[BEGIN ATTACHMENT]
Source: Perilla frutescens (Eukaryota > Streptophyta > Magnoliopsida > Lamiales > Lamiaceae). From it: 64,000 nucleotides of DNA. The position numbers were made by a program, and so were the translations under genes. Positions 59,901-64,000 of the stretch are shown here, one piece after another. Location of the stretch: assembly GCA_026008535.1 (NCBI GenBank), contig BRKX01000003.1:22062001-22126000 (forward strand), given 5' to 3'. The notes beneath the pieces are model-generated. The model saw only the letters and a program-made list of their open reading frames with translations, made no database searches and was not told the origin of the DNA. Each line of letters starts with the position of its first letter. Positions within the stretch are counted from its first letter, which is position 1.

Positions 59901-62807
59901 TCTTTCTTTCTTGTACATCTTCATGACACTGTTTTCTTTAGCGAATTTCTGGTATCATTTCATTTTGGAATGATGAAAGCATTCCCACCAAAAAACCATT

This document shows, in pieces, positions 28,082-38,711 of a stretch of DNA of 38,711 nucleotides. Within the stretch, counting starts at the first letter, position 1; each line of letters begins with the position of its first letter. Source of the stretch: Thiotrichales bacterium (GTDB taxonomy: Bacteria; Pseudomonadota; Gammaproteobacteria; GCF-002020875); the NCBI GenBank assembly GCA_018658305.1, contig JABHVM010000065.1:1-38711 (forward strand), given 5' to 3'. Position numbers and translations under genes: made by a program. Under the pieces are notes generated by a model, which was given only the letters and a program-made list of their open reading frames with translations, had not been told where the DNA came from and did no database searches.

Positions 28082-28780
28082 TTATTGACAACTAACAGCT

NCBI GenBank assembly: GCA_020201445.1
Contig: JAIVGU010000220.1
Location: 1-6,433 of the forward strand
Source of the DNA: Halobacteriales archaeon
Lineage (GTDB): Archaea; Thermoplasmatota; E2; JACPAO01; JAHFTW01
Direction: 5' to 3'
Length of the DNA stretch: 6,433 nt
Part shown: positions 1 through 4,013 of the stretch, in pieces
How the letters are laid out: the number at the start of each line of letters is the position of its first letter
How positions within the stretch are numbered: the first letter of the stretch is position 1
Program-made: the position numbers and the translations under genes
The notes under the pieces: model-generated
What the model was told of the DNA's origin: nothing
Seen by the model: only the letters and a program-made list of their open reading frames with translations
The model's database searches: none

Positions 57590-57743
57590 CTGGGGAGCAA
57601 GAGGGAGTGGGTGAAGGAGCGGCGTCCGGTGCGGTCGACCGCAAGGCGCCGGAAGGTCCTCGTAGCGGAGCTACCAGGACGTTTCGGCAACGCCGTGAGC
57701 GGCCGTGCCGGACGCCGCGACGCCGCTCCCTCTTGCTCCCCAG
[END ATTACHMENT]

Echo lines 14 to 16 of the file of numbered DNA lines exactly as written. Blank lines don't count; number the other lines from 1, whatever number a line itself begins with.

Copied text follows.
Part shown: positions 1 through 4,013 of the stretch, in pieces
How the letters are laid out: the number at the start of each line of letters is the position of its first letter
How positions within the stretch are numbered: the first letter of the stretch is position 1